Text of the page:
Liard is a noun that refers to a monetary unit in North Africa, especially in Algeria and Morocco. In both countries, the term Liard denotes a small denomination of currency, equivalent to one-tenth of a unit. In Algeria, it is a subdivision of the Algerian Dinar, while in Morocco, it is a subdivision of the Moroccan Dirham.
Historically, the word Liard originates from the French term "liard" which is a former subdivision of the French franc. The usage of Liard as a monetary unit is a remnant of the colonial era when both Algeria and Morocco were under French control. The term Liard is derived from the Latin word "libra," referring to a unit of weight.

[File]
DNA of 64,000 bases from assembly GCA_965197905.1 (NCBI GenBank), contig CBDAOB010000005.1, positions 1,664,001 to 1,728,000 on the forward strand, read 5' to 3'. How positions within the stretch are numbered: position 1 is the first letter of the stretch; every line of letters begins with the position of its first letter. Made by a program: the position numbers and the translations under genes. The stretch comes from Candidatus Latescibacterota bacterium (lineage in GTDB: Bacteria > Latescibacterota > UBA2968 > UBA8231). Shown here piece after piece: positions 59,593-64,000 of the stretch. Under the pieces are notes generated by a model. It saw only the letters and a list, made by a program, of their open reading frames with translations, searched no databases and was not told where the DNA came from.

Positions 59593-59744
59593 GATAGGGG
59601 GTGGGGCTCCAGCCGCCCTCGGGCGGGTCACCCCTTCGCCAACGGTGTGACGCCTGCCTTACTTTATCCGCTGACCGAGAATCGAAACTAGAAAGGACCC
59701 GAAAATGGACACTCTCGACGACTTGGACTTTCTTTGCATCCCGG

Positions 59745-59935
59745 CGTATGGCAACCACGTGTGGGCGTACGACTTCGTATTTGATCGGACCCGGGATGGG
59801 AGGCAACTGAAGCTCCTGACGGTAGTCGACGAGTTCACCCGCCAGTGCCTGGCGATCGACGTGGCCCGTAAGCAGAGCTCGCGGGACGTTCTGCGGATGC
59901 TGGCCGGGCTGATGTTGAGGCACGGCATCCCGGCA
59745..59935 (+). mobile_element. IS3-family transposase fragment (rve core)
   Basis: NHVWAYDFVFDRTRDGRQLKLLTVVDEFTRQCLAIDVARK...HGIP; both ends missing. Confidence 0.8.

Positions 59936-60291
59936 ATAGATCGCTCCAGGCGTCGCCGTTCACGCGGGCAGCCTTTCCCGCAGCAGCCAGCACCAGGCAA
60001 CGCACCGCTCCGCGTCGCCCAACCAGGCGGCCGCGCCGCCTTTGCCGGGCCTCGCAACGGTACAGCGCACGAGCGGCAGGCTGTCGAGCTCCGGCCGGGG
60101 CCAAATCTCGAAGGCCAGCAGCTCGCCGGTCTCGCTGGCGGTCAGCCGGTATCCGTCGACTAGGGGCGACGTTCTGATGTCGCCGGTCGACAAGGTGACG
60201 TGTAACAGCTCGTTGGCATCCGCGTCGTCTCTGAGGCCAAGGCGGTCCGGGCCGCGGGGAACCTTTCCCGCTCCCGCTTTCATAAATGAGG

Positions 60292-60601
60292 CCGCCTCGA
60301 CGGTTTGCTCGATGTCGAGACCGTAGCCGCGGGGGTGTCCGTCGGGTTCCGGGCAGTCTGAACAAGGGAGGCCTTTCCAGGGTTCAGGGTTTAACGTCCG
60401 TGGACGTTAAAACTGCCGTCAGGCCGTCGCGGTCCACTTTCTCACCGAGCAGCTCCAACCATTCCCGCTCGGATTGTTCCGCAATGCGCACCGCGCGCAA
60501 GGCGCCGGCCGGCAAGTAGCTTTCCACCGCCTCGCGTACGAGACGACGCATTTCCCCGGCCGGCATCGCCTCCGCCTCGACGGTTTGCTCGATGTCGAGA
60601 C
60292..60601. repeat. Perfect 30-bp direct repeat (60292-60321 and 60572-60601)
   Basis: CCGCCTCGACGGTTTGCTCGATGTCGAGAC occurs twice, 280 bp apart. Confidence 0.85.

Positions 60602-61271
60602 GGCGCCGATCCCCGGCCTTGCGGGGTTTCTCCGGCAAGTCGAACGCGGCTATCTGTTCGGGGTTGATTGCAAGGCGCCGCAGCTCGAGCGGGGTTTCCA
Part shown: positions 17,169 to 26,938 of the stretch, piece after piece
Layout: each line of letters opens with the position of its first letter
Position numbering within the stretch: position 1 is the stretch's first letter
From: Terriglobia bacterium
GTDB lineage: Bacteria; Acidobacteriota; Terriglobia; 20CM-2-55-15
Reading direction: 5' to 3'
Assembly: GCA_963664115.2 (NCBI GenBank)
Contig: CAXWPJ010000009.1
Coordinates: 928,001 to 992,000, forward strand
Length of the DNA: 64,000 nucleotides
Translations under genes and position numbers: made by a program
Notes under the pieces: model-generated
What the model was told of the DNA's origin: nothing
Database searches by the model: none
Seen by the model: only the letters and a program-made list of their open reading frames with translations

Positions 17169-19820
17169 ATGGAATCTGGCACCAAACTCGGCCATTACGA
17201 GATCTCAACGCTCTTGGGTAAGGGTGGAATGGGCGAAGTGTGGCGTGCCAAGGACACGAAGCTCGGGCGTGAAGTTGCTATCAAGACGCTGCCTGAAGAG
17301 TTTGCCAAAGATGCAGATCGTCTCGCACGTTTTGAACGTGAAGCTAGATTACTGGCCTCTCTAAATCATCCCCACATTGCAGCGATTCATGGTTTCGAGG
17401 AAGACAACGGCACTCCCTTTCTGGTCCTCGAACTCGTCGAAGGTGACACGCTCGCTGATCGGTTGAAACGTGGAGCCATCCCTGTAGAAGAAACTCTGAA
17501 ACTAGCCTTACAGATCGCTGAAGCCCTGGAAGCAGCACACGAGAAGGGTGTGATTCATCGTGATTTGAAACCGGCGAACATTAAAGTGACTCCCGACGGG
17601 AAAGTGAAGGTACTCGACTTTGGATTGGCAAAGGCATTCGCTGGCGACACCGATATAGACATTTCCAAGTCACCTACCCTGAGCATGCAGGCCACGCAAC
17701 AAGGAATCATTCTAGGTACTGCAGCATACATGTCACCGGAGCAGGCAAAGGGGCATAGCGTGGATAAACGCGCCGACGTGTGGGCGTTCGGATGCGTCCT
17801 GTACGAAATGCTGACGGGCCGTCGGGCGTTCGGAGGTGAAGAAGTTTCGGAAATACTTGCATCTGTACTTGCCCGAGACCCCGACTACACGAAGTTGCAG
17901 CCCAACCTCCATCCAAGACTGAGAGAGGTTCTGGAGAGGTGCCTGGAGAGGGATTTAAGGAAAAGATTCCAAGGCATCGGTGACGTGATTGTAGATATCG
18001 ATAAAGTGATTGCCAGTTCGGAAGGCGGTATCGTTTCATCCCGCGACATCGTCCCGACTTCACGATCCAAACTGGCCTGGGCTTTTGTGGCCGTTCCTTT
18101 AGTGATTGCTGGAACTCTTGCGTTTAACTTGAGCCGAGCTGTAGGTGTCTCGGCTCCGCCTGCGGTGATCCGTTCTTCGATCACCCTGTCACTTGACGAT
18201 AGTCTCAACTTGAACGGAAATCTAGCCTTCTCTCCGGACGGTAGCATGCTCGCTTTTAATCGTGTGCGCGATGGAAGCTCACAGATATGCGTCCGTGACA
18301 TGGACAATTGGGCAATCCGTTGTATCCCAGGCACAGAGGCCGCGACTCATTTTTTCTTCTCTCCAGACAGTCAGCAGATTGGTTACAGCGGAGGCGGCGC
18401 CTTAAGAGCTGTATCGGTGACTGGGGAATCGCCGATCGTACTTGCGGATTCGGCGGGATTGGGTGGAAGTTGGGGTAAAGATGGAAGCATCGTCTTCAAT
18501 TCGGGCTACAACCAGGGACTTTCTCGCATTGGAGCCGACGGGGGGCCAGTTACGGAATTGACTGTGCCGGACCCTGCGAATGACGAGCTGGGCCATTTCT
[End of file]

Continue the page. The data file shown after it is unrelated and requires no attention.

In contemporary use, the Liard is particularly employed in everyday transactions, where it is necessary to split a currency unit into smaller amounts. This denomination is commonly used in markets, street vendors, and other casual transactions. Due to its small value and limited usage, the term Liard may not be widely recognized outside of the North African region, and it may be unfamiliar to those from other parts of the world.
The word "liard" has its roots in Old French. It is derived from the Old French word "liart", which means "gray" or "ashen". This Old French term itself traces back to the Latin word "luridus", meaning "pale" or "pallid". Over time, the meaning of "liard" evolved and came to refer to a type of French coin or a type of brownish-gray color.